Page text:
In addition to injecting it or applying it directly to the animals’ skin, she and her collaborators have impregnated the substance into sutures, enabling mice to heal from surgical wounds with no scars.

The compound was initially developed by other scientists for different purposes.

But Prof Heber-Katz thought it might promote healing after studying the autoimmune mice whose ear wounds healed unexpectedly.

She found that the cells in the animals’ injury sites were behaving much like the cells in mice or human embryos.

They were growing rapidly and metabolising nutrients in a low-oxygen environment – a process regulated by a “master protein” called HIF-1-alpha.

That protein exists in normal mice and humans too, but it is rapidly broken down.

That’s where the drug comes in.

The substance inhibits the breakdown of HIF-1-alpha, resulting in higher levels of the protein, so she surmised that it would promote a supercharged healing environment in normal mice.

She was right.

Upon being injected with the drug, normal mice were able to heal from wounds without scars, much like their counterparts with the autoimmune disease, she reported in a 2015 study with Prof Messersmith.

In another study, the pair reported that the drug enabled rats to heal from nerve injury in their forelimbs.

The progress came after decades of painstaking laboratory work, exploring different aspects of the genetics and metabolism involved in healing.

Prof Heber-Katz likened the hit-or-miss process to the old parable about a blind man encountering an elephant.

“It was like feeling this big elephant with our eyes closed, trying to find something that would fit,” she said.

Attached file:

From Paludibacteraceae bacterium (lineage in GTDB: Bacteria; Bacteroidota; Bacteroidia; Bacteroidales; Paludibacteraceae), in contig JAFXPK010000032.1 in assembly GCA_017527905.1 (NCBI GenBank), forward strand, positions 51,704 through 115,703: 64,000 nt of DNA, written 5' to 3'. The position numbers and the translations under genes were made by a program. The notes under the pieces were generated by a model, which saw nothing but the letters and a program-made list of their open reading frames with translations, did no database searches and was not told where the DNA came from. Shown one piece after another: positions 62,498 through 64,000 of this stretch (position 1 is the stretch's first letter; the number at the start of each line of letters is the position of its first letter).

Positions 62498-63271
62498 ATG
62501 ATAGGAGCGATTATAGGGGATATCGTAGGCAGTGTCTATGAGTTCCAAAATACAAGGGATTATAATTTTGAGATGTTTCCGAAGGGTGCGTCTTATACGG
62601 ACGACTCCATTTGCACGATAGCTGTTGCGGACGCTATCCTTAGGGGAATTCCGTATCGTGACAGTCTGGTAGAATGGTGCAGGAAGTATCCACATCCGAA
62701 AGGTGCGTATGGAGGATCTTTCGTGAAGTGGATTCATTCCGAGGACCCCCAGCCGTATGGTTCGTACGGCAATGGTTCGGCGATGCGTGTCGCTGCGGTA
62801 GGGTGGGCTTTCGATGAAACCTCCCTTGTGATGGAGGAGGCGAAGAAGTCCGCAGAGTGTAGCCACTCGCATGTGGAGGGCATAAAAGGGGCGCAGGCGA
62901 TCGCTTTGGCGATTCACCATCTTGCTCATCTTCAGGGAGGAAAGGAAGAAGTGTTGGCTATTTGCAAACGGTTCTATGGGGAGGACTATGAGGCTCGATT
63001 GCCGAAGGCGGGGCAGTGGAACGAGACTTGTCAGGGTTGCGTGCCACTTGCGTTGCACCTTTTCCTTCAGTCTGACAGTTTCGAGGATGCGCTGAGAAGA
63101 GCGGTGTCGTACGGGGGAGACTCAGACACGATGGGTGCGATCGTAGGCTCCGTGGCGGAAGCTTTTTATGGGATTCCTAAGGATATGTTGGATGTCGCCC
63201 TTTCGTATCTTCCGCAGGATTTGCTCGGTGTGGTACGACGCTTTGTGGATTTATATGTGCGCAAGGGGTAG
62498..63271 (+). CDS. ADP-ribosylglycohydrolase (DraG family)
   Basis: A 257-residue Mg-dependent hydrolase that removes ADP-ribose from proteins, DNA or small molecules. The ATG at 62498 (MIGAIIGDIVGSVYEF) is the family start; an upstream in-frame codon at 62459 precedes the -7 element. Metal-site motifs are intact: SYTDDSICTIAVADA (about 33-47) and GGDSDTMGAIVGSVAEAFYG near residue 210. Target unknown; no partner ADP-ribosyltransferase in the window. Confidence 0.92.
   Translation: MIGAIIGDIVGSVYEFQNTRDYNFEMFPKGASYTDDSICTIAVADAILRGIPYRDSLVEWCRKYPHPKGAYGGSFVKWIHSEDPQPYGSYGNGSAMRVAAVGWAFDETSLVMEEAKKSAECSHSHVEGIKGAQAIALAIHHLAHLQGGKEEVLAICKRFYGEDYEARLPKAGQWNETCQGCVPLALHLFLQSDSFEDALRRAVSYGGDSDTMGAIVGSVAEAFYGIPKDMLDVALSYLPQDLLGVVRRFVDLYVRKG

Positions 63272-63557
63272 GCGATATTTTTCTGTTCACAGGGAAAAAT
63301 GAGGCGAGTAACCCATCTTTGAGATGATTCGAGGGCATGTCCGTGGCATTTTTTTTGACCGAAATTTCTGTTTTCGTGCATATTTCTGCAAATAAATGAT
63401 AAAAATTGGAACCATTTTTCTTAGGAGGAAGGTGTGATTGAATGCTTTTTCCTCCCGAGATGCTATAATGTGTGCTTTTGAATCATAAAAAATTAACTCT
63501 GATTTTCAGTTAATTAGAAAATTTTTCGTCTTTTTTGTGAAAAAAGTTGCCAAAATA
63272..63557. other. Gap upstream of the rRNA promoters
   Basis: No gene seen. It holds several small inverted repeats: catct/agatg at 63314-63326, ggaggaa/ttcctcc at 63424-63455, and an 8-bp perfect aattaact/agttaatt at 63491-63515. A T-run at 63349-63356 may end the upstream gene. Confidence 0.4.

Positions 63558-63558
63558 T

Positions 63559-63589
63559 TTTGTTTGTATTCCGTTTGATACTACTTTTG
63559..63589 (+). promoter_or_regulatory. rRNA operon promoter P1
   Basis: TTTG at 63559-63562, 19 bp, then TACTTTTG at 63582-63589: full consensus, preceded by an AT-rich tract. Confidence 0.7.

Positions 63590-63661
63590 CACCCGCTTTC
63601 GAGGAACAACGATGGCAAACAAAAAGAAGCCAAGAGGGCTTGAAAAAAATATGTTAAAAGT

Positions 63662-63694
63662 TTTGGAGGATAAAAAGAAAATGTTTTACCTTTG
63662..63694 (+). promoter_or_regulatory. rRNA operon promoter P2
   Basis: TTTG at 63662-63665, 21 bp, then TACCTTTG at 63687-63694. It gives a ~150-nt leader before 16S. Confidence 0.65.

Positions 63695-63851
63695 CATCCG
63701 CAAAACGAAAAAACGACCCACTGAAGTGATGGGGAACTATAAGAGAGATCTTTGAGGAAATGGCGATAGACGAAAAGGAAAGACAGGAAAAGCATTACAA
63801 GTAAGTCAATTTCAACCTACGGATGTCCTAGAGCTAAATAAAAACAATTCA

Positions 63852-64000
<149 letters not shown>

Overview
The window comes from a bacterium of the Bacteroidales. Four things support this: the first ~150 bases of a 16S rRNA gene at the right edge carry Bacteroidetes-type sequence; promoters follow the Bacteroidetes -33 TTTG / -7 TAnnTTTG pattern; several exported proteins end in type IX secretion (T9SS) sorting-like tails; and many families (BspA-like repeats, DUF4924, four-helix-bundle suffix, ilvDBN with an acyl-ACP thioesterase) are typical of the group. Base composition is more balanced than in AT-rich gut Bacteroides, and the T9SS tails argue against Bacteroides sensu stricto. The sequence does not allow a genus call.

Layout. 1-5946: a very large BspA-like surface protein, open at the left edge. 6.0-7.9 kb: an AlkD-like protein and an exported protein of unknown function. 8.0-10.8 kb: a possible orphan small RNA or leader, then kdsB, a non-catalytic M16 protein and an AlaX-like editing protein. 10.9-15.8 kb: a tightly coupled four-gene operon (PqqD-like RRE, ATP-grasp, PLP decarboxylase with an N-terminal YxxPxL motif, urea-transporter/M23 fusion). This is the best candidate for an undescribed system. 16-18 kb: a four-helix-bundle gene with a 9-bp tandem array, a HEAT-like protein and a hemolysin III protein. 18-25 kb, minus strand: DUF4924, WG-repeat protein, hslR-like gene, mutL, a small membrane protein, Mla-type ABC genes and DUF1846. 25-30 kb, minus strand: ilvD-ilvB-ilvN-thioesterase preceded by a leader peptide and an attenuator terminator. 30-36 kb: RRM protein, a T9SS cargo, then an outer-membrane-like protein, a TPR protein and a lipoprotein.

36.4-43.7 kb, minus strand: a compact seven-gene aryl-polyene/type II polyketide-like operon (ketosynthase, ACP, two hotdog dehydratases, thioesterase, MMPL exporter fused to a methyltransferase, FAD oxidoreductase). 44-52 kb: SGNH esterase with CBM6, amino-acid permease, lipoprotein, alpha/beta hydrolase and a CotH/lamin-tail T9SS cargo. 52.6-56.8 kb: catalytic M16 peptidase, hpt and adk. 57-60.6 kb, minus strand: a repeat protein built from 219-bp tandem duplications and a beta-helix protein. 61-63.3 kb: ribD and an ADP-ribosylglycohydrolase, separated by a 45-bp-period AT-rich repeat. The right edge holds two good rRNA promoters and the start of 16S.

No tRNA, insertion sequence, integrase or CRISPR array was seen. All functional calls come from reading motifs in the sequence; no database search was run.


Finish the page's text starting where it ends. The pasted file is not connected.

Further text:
Most attempts to regrow damaged human tissue have involved elaborate synthetic “scaffolds” that are seeded with stem cells or biologically active molecules.

This tactic has met with limited success, Prof Messersmith said.

In the mice and rats, on the other hand, he and Prof Heber-Katz get good results by simply administering a drug.

“This is so different from anything else out there,” he said.

Sceptics and supporters

Among those with questions about the healing ability of Prof Heber-Katz’s mice is University of Kentucky biologist Associate Prof Dr Ashley W. Seifert, who has induced regeneration-like healing in mice using a different method.

Given that our ancestors lost the natural ability to regenerate ages ago, if they ever had it, it is unlikely that any one drug will have the power to awaken it, he said.

“Most basic scientists would tell you unequivocally that regeneration is a pretty complex process,” he said.

“There are multiple things that have to happen over an extended period of time.

“This idea that there’s a single druggable target is highly improbable.”

Others are more optimistic.

Dr Nadya Lumelsky, a former programme manager at the US NIH’s National Institute of Dental and Craniofacial Research, is encouraged by the mice results so far.

Upon learning of Prof Heber-Katz’s work, Dr Lumelsky put the scientist in touch with Prof Messersmith, and the pair ended up collaborating.

Dr Lumelsky also connected the pair with Dr George Hajishengallis, a professor at Penn Dental Medicine.

In a 2020 study, the group found that the drug stimulated new bone growth in mice with injured jawbones, suggesting that it could prove useful in treating periodontal disease.

In an interview, Dr Lumelsky agreed that regeneration is a complex process.

Boosting the levels of one protein could be just one piece of the puzzle.

“Maybe you need to control several molecules in order to achieve the best result,” she said.

No argument from Prof Heber-Katz, who has been studying other molecules involved in the healing process all along.

But she is convinced that HIF-1-alpha plays a central role.

The next step is testing the drug in larger animals, which she hopes to do next year, followed eventually by studies in humans.

It has been a long journey, made all the more challenging because Prof Heber-Katz was trained in a different field – immunology.

In 1998, when she published her first results with the super-healing mice, several peers warned her against changing the course of her career.

She knew no one in the field of regeneration biology, no one who could write letters or make introductions on her behalf.

And some were, and continue to be, sceptical.

But she forged ahead anyway.

“Science is about discovery,” she said. “It’s not about agreeing with everybody else.” – By Tom Avril/The Philadelphia Inquirer/Tribune News Service